Portable Prairie

Portable Prairie

Confessions of An Unsettled Midwesterner

Book - 2005
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Baker & Taylor
A personal meditation on the concept of home as experienced by a midwesterner recounts the author's childhood in South Dakota as the daughter of a hard-working newspaper family, her indoctrination into the order of Job's Daughters, her 1970s Princeton education, her early writing days, and the unexpected richness of her single life. 17,500 first printing.

McMillan Palgrave
A luminous debut that follows a young woman searching for home, near and far from her Midwestern roots.

In a moving and bittersweet story, M.J. Andersen chronicles her childhood and adolescence in South Dakota, her departure to forge her own life, and her persistent longing for the landscape she left behind. Her hometown, given the fictional name of Plainville, is so quiet that one local family regularly parks by the tracks to watch the train pass through. Yet small-town life and, especially, the prairie prove to be fertile ground for Andersen's imagination. Exploring subjects as seemingly unrelated as Roy Rogers and Tolstoy's beloved Anna Karenina, she repeatedly locates a transcendent connection with South Dakota's broad horizon.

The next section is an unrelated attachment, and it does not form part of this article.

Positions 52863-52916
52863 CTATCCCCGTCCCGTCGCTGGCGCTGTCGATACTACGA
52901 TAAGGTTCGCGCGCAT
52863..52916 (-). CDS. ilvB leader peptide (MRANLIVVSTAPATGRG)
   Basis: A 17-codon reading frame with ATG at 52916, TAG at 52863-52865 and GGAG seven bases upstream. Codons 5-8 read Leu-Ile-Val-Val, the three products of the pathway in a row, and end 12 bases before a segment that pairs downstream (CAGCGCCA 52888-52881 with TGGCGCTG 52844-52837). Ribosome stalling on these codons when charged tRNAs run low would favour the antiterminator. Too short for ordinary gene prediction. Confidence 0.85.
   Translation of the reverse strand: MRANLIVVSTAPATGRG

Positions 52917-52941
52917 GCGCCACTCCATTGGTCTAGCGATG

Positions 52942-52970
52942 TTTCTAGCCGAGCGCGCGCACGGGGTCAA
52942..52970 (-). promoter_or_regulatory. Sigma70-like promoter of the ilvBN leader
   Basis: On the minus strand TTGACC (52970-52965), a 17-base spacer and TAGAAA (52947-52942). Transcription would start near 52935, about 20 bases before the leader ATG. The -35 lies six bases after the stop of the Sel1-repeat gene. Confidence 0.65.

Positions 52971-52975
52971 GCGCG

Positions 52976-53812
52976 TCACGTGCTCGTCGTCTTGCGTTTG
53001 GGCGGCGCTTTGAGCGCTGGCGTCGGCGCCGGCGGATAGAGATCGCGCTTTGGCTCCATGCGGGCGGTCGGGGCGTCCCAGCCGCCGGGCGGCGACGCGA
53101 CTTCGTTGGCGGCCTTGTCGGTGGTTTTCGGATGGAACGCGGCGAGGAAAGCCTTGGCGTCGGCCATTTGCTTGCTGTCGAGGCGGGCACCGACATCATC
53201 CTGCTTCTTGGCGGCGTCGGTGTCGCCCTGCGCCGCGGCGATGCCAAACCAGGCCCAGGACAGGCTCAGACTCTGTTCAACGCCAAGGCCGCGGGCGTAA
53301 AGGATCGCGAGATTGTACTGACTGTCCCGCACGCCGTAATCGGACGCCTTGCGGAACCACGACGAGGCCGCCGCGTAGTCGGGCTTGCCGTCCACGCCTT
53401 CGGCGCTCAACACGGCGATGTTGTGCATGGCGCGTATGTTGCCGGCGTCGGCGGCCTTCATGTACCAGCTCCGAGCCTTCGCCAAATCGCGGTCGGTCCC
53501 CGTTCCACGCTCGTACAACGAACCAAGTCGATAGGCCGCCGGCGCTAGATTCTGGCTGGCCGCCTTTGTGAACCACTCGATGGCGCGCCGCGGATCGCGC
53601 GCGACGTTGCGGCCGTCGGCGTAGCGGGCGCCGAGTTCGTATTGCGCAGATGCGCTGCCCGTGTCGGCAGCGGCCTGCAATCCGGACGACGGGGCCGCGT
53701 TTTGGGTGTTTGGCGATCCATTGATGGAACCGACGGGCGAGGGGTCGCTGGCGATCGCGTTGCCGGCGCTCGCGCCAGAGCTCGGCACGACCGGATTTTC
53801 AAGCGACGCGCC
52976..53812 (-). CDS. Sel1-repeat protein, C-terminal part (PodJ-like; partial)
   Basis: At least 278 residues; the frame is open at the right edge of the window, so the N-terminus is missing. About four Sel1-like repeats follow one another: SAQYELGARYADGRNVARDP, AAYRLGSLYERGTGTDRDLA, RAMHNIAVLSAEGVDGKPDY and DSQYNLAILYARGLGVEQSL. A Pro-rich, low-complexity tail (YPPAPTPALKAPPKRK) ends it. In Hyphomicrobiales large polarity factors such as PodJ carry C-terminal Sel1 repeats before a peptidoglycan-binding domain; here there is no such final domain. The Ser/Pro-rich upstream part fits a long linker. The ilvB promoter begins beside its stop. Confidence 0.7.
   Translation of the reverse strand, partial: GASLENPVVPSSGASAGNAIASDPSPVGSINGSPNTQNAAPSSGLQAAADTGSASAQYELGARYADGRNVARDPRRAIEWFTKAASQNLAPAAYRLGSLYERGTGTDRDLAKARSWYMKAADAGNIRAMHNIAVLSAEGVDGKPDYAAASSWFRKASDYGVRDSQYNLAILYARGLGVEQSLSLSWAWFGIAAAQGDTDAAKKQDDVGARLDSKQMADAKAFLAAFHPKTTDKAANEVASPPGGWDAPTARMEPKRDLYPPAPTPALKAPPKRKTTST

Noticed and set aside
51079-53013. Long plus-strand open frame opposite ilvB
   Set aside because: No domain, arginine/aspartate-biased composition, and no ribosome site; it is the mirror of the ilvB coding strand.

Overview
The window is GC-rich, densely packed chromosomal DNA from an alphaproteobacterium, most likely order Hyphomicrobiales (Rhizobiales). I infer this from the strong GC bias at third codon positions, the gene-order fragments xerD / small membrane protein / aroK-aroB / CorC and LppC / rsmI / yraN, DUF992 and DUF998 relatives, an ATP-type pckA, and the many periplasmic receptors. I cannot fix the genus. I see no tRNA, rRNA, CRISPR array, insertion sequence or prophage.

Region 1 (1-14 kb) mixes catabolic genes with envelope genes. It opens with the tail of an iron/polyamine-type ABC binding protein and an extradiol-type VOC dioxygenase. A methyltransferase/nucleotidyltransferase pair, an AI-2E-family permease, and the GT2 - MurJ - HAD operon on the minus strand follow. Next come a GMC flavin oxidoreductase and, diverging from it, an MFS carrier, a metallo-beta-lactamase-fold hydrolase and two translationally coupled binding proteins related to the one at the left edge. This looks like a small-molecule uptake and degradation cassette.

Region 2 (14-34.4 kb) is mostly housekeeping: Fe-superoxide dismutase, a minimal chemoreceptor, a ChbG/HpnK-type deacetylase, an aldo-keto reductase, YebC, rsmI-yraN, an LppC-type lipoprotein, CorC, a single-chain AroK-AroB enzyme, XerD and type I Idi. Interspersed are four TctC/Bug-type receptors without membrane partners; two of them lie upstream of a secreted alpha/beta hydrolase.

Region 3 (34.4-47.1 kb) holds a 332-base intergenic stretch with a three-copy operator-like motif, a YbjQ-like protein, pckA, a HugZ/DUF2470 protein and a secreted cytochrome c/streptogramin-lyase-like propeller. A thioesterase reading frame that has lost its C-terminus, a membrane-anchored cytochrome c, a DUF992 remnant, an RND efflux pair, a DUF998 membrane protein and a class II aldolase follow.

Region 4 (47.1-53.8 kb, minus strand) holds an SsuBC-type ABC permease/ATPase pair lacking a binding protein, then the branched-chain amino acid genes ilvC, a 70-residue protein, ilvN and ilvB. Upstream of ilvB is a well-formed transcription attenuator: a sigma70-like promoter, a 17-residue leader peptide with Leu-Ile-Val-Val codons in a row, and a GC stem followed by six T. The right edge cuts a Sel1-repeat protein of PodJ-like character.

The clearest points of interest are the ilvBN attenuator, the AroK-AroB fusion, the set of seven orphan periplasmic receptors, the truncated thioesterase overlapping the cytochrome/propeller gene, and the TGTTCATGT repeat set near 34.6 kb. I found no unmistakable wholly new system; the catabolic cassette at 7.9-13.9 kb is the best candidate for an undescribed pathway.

Andersen introduces us to her hardworking newspaper family, which produces one of Plainville's two competing weeklies; to Job's Daughters, a Christian association intended to prepare young women for adversity (Plainville's chapter assumes the added responsibility of throwing the town's best teen dances); and even to a local variety of hardy alfalfa, to which her best friend has a surprising kinship.

Leaving behind her physical home, Andersen travels East for college, remaining to begin a journalism career. With her husband she eventually settles into her first house, a beautiful Victorian that, though loved, somehow does not feel like home in the way she had anticipated. Through subsequent travels, memories, and a meditation on Tolstoy's complex relationship to his ancestral home, she arrives at a new idea of what home is -- one that should resonate with every American who has ever had to pull up stakes.

A luminous debut that follows a young woman searching for home, near and far from her Midwestern roots.

& Taylor

The author recounts her childhood in South Dakota, describing her hard-working newspaper family and her early writing days, and reminiscencing on the meaning of home and prairie life.

Publisher: New York : Thomas Dunne Books, 2005
ISBN: 9780312326890
Characteristics: x, 241 p. ; 22 cm


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